You want to talk about the popularity of craft beers and home brewing with millennials?  Same reasons.  They are seeking the real and the authentic--a quality some of us older guys remember, but that had left the stage long before they arrived on it.  Those of us who are 50+ remember a day when jeans lasted longer than six months.  When your t-shirts didn't start getting holes in them after the fourth wash.  Or when a new pair of glasses didn't break a month after you got them.  I'd like to see those days back, and I think the millennials just might be able to get that done. 

But don't get me wrong.  I was going somewhere with this.  You see, it's not just products millennials are seeking out to fulfill this desire for what is real and authentic.  They are looking for authenticity in their life experience as well.  They are looking for real connections in the world far beyond social media.  They are looking for a better way to live, and places where they can belong--places where they can learn to become better men, and they can learn about values that will enrich their lives.  Values that are genuine and applicable to their daily lives.  Moral teachings that are authentic and time honored.  Opportunities that offer them the ability to grown as individuals as they get involved in their communities and learn valuable skills in leadership. 

This is a small group from my Lodge, and one thing I've noticed is the range of ages of our active members--from early 20s through late 70s in this picture.  Freemasonry is without question appealing to younger men IF a mentoring environment exists in the Lodge.
Is there a better description of Freemasonry?  This is without question an opportunity for Freemasonry--but it's also a challenge.  We have to be ready to meet these expectations when these millennials petition.  In too many Lodges today, this kind of teaching/mentoring environment just doesn't exist.  I know very few Masons that don't have an example of "that young guy" that joined their Lodge, went through all three degrees, seemed very enthusiastic, came to a few meetings, and then never came back.  It should be easy to understand why . . . he didn't find what he expected to.  New member retention is a really good gauge of how your lodge is doing. 

We've really got to look at ourselves first.  What are we offering these young men?  What kinds of programs do we have that would appeal to them.  What is their expectation and are we prepared to meet it?  Are we ready to begin training and mentoring another generation of men?  What do we need to do to get back to our mission of making good men better?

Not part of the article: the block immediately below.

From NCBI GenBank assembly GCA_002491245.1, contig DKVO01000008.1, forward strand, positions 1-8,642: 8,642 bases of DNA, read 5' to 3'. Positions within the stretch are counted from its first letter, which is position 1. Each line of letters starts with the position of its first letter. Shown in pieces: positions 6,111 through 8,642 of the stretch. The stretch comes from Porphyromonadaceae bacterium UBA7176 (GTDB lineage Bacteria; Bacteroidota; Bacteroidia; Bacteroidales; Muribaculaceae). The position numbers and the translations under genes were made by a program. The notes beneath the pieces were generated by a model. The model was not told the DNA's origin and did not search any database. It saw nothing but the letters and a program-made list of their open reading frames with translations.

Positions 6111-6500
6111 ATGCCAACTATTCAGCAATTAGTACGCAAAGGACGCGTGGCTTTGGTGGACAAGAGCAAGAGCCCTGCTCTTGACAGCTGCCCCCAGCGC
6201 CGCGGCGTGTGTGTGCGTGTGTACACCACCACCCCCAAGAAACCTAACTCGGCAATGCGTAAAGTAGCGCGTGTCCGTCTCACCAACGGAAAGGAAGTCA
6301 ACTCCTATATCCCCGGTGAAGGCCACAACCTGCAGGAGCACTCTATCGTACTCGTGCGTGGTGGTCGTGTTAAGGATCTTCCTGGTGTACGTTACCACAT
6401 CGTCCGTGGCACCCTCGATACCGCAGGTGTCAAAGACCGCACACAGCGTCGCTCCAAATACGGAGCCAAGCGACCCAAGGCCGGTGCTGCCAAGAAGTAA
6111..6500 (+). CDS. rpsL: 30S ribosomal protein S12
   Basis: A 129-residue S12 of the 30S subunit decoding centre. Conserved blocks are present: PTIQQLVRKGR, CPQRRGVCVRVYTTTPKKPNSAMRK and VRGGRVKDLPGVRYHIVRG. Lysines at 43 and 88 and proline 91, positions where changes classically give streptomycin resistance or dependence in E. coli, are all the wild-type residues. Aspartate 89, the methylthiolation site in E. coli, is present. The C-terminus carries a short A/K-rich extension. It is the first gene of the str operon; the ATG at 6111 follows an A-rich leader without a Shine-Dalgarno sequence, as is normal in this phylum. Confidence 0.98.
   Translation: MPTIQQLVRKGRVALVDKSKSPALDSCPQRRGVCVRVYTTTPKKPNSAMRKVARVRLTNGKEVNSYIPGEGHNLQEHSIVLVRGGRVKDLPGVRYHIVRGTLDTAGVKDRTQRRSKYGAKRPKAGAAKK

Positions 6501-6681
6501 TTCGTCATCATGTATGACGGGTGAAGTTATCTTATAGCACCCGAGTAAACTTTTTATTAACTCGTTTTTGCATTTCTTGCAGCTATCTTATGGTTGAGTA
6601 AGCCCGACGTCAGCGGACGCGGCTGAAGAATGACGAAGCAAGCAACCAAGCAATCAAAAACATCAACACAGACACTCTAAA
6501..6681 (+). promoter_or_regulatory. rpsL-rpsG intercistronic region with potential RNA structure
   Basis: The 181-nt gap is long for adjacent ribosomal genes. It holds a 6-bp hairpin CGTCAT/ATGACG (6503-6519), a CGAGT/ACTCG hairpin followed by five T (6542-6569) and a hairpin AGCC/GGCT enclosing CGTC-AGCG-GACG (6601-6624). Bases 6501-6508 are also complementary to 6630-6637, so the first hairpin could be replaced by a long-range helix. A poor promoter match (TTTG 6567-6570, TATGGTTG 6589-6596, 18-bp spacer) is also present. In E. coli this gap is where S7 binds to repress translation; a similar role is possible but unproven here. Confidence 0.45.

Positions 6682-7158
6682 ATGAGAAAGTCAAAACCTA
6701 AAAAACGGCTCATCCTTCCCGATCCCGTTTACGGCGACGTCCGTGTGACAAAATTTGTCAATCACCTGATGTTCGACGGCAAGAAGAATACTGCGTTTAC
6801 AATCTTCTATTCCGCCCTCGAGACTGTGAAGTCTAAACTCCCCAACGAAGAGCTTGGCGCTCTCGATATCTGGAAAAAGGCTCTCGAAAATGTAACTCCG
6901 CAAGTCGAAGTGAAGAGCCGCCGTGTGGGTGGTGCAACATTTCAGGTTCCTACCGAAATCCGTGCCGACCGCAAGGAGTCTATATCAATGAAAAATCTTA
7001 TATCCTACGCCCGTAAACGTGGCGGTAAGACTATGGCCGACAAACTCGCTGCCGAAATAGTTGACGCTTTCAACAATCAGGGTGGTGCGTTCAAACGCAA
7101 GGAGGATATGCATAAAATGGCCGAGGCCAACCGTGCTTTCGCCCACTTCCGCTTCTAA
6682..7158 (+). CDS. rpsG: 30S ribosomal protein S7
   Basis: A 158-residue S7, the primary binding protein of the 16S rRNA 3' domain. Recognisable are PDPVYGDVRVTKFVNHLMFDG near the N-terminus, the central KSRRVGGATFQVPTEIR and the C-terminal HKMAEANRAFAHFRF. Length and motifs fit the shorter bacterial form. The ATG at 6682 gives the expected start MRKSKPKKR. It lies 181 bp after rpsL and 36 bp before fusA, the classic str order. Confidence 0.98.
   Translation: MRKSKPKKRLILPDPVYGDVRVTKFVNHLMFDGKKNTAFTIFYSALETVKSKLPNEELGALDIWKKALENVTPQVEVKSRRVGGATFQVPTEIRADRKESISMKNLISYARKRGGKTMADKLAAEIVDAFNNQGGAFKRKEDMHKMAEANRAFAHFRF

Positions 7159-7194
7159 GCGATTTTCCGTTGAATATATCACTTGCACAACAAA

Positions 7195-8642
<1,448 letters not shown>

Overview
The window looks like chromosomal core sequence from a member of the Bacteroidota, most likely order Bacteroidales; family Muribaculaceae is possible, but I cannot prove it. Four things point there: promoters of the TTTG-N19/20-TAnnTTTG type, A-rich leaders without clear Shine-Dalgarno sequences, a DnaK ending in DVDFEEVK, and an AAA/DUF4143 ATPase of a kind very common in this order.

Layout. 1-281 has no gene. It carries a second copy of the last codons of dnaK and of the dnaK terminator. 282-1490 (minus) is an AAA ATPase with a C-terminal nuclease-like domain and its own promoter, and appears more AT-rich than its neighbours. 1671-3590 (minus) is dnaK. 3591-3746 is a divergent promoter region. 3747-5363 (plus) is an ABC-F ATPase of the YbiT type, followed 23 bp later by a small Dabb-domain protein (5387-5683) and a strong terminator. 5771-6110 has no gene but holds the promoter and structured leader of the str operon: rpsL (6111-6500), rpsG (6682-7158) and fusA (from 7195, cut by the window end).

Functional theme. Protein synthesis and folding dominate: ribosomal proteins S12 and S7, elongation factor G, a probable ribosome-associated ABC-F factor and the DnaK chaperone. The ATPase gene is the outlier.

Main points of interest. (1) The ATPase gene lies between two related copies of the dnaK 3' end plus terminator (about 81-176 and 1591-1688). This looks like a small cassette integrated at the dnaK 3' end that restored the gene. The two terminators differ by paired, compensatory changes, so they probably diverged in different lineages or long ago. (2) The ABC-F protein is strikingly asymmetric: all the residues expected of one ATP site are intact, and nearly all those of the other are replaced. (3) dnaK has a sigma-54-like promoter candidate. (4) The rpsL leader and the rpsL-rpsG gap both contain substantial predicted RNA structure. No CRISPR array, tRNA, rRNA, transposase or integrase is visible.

There's a lot of work ahead perhaps.  But there are about 40 million undeniable reasons right here in the United States of America why this might be well worth doing.  We are exactly what they are looking for.  

Tried.  True.  Time tested. AUTHENTIC!

~TEC

Todd E. Creason is an award winning author of several books and novels, including the Famous American Freemasons series.  He is the author of the the From Labor To Refreshment blog.  He is a Past Master of both Homer Lodge No. 199 and Ogden Lodge No. 754 (IL).  He is a a Past Sovereign Master of the Eastern Illinois Council No. 356 Allied Masonic Degrees.  he is a Fellow at the Missouri Lodge of Research (FMLR) and a charter member of the a new Illinois Royal Arch Chapter, Admiration Chapter No. 282.  You can contact him at: webmaster@toddcreason.org


The Newport Tower: Two Theories

by Midnight Freemasons Guest Contributor
Bro. Travis Simpkins

Situated in Touro Park in Newport, Rhode Island, the structure referred to as the "Old Stone Mill" or more simply "The Newport Tower" has been a source of mystery, contention and debate for more than a few centuries. The Tower is seemingly older than the town, which was incorporated in 1639, and it was in ruins even in early Colonial times. Various theories have attempted to explain the origin and purpose of the Tower. The most common explanation is that what we see there is the remains of a 17th Century Colonial windmill. It has also been suggested that the Tower is several hundred years older and was constructed by the Vikings during one of their transatlantic voyages. Many additional conjectures, some more plausible than others, have been offered as well. All things considered, the true origin of the Tower remains unknown.